Howard Aggregate’s Late Preview #1

Fans of BBC2’s long-running snooker programme Pot Black will be thrilled to learn that later tonight there’s the first edition of the Brent Cross Billiards Hall and Debating Society’s radio equivalent, Pot Kettle Black. The programme describes itself as ‘the noise of water boiling on baize for thirty minutes’ and is presented by a group of experienced hypocrites led by Estonian hustler Primus Stove.

If you’re going out on Thursday evening, don’t. Instead, lose yourself in Drunken Monologues. This, the only programme of its kind on the airwaves, features a different sozzled bore every week as he/she staggers out of a Borough pub at closing time and verbally assails heaps of rubbish outside repossessed offices. On its website,, Drunken Monologues describes itself as giving the listener ‘the sensation of being a homeless person huddled under a dead rubber plant and an empty toner cartridge box, subjected to self-pitying diatribes and random bouts of cursing for sixty minutes, usually followed by a wee.’

Users of the hugely popular communications toy Twitter should check out Friday’s one-off mid-afternoon special, Knitter, fifteen minutes of intense needle clacking in which a secret message is spelt out in binary code. Can YOU crack it? The winner receives a his or hers tank top, perfect for these chilly winter nights spent indoors listening to the radio. Join the programme’s Facebook group by typing ‘Knitter’ into the site’s search engine and clicking on the photograph of the excited-looking cat on page 5.

Coming straight after Knitter is the Psychogeographer’s Cookery Hour, in which presenter and junk-food junkie Will Ballard (not his real name) orders home-delivered meals from all corners of N8, rating them not in terms of flavour, appearance or nutrition but to what extent the dishes ‘fulfil their psychogeographic destiny as touchstones of the pan-urban flux.’ In the last twenty minutes of the programme you can follow Will as he goes on what the programme listing describes as a ‘picaresque, post-cash derive along Hornsey High Street in search of soy sauce, Tabasco and liver salts’.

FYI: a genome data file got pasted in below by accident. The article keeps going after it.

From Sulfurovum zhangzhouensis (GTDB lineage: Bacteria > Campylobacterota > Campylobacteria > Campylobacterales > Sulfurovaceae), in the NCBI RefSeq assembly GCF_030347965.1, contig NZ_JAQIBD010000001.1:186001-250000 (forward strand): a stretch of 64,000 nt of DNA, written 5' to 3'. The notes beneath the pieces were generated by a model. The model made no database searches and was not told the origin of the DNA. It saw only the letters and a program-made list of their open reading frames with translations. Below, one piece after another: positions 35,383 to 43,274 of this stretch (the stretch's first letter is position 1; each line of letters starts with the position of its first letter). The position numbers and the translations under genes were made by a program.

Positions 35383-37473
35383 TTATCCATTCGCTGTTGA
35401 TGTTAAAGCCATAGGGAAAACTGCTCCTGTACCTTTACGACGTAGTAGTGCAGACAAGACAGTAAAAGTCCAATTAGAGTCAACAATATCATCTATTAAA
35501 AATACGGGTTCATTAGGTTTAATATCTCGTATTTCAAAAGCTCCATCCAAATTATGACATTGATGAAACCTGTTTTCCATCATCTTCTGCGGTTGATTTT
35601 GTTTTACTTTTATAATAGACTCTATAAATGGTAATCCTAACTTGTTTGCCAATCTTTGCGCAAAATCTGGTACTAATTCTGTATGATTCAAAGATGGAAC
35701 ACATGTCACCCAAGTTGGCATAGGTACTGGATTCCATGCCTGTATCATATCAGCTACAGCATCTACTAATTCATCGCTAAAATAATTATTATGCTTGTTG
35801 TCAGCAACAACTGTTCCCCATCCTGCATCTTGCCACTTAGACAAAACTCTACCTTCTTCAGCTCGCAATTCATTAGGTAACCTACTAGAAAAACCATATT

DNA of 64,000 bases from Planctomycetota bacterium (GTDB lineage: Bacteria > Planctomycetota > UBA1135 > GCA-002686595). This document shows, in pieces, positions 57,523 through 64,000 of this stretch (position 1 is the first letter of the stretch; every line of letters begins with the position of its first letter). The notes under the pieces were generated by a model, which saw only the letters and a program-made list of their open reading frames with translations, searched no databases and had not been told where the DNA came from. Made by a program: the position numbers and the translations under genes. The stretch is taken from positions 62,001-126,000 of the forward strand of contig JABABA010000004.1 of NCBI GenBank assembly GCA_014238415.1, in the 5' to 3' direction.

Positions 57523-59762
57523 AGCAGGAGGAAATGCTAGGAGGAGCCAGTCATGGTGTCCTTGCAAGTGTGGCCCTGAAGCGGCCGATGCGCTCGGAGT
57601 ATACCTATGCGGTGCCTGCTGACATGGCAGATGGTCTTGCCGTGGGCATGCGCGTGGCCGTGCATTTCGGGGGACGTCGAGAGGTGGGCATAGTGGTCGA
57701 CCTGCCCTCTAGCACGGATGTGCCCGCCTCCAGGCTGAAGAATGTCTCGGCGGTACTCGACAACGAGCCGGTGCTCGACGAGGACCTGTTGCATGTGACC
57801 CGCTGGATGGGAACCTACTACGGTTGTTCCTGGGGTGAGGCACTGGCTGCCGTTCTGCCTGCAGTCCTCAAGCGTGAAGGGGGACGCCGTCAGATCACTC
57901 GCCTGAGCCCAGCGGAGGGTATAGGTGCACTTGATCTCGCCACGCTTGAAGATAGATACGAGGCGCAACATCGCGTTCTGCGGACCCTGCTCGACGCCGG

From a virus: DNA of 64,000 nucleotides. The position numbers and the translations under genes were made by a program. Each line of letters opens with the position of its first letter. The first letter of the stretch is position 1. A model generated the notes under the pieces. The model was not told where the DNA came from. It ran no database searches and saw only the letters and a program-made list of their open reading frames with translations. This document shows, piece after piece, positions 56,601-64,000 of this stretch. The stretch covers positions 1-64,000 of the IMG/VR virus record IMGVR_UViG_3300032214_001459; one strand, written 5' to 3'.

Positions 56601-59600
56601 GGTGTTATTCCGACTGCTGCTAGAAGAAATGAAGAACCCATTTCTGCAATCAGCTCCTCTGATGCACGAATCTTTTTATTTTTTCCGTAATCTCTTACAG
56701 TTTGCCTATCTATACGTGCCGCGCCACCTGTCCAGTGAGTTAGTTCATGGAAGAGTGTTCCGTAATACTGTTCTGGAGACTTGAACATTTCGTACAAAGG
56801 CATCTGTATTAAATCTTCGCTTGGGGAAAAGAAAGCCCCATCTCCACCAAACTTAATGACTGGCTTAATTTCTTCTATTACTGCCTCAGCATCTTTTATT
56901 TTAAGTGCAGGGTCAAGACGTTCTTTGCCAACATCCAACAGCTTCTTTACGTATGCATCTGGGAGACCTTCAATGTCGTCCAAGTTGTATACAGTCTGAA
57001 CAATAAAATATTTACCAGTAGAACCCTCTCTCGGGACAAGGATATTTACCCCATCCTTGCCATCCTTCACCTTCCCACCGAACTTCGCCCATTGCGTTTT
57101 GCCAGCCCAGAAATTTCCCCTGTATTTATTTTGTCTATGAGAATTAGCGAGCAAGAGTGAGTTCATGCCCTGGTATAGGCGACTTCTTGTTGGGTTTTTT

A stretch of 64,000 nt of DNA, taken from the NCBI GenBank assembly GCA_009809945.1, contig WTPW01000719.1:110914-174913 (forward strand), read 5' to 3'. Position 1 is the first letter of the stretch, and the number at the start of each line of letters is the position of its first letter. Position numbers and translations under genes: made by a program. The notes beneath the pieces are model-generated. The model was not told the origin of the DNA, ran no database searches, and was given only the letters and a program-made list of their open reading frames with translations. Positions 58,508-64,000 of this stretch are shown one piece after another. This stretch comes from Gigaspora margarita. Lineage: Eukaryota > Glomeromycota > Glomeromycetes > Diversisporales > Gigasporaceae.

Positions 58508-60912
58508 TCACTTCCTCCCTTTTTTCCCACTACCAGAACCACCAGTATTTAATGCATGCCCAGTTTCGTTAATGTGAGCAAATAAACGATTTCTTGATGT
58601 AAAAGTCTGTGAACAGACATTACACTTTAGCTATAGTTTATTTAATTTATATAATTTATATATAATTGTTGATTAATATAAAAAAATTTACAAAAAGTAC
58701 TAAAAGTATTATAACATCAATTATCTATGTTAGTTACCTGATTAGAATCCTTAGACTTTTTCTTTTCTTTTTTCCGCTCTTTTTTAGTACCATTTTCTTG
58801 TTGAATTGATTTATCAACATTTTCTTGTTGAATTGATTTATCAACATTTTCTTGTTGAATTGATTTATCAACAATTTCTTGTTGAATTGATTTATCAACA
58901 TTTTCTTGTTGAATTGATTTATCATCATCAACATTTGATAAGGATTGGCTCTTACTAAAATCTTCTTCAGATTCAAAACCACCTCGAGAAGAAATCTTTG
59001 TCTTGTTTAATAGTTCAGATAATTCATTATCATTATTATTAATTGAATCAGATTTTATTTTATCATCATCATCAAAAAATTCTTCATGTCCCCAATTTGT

Finally, the week on Resonance culminates in Sunday evening’s new religio-mystical-sort-of-sci-fi-y Songs of Greys, in which the Rev. Daniela Dilithium plays hymns sung by extraterrestials from all corners of the galaxy. There’ll be plenty of old favourites to enjoy, such as Abide with ET, For Those in Peril on the Milky Way, and, of course, There is A Green Man Not So Far Away. Daniela is currently in an editing suite on the far side of Alpha Centauri so this is a pre-record. You can, however, still contact the programme by wandering about the lonely byways of West Virginia in your jim-jams anytime after 11 o’clock at night.


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